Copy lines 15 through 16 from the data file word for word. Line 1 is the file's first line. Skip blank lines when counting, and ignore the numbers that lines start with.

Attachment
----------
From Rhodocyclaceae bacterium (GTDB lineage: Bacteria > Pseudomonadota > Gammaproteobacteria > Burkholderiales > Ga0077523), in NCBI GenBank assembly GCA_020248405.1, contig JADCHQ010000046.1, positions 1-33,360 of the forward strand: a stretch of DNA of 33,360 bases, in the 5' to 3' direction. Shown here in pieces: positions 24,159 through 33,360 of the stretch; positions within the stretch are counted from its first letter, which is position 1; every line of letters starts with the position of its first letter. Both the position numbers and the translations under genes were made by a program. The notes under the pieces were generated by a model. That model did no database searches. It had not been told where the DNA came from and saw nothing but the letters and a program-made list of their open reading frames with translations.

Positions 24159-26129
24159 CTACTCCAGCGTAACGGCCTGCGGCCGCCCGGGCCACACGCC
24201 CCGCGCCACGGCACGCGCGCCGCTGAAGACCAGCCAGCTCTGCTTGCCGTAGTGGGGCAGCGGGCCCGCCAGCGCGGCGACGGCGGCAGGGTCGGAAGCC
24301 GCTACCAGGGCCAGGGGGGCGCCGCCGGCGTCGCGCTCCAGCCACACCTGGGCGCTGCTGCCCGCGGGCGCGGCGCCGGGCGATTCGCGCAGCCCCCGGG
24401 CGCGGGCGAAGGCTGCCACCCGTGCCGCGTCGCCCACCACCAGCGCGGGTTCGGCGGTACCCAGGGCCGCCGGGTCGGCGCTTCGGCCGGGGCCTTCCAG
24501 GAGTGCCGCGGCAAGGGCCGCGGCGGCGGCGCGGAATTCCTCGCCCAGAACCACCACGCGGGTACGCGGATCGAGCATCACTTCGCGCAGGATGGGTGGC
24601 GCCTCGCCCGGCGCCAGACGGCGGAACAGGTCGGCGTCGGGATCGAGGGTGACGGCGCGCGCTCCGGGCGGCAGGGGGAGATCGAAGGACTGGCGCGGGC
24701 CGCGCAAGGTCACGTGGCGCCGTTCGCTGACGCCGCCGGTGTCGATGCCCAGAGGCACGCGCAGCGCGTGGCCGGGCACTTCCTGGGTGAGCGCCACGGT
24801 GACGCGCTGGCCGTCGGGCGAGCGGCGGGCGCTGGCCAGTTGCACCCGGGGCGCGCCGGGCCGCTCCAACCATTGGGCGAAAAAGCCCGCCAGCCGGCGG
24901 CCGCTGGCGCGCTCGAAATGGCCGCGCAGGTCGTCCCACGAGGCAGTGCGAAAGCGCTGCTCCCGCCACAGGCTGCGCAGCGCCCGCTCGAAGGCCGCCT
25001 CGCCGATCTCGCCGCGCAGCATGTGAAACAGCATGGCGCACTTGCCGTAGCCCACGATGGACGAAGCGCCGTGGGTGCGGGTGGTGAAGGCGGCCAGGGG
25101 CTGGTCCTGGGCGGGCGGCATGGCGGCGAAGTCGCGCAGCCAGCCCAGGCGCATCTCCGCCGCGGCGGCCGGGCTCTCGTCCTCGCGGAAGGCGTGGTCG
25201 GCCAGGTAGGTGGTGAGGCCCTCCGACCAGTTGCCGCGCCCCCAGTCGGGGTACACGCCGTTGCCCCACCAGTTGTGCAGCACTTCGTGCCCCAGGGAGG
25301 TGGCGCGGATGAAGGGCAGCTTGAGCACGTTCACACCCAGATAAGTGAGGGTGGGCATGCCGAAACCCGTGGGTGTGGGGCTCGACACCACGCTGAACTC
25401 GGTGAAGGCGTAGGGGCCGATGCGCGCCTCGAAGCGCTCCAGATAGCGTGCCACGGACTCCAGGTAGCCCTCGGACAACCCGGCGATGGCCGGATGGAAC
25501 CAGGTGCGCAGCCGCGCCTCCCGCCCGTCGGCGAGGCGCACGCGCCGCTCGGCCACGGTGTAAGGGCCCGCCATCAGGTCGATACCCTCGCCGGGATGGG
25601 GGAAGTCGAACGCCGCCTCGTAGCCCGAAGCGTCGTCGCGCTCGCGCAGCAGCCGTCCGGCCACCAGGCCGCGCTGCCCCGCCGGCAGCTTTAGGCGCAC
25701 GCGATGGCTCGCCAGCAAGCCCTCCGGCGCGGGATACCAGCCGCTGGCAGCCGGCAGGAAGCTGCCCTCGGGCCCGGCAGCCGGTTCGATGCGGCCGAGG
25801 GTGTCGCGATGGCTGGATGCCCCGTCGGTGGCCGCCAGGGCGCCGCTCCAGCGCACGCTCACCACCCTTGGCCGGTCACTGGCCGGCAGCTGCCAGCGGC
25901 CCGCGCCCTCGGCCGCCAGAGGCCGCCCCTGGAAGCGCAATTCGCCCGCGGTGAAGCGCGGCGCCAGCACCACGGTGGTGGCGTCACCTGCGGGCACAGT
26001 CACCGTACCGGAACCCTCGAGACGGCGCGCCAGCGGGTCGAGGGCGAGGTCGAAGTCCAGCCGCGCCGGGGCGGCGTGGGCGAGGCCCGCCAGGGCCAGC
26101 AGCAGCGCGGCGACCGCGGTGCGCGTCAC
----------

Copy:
25301 TGGCGCGGATGAAGGGCAGCTTGAGCACGTTCACACCCAGATAAGTGAGGGTGGGCATGCCGAAACCCGTGGGTGTGGGGCTCGACACCACGCTGAACTC
25401 GGTGAAGGCGTAGGGGCCGATGCGCGCCTCGAAGCGCTCCAGATAGCGTGCCACGGACTCCAGGTAGCCCTCGGACAACCCGGCGATGGCCGGATGGAAC